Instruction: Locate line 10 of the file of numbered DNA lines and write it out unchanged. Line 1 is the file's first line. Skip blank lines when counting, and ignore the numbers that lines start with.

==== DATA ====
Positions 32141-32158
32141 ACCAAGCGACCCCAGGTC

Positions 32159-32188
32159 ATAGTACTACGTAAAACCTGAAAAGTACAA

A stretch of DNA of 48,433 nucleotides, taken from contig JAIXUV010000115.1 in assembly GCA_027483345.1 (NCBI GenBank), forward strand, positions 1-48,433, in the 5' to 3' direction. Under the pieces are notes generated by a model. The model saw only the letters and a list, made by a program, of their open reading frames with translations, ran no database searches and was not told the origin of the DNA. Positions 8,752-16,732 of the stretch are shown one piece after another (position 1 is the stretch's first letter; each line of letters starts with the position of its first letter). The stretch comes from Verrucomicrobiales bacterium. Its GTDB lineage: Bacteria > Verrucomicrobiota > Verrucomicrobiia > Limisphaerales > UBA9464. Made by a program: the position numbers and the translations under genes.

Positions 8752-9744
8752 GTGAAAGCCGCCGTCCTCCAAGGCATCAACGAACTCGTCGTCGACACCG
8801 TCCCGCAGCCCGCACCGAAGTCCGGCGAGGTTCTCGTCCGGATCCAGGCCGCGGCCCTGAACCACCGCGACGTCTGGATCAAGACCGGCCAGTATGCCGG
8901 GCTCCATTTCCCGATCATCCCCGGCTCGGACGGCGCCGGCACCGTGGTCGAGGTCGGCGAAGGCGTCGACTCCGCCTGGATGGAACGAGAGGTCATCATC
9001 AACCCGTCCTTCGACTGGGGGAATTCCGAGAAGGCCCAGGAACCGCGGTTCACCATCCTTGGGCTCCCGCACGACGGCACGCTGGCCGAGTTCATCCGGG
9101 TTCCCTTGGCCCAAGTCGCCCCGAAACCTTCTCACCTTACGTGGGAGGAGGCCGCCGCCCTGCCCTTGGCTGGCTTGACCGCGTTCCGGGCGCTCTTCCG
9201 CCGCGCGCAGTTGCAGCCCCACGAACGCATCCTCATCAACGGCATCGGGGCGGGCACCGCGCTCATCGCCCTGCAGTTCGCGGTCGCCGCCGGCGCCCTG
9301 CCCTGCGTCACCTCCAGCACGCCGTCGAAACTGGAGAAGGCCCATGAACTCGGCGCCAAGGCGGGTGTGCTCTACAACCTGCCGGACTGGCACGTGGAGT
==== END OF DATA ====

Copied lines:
9001 AACCCGTCCTTCGACTGGGGGAATTCCGAGAAGGCCCAGGAACCGCGGTTCACCATCCTTGGGCTCCCGCACGACGGCACGCTGGCCGAGTTCATCCGGG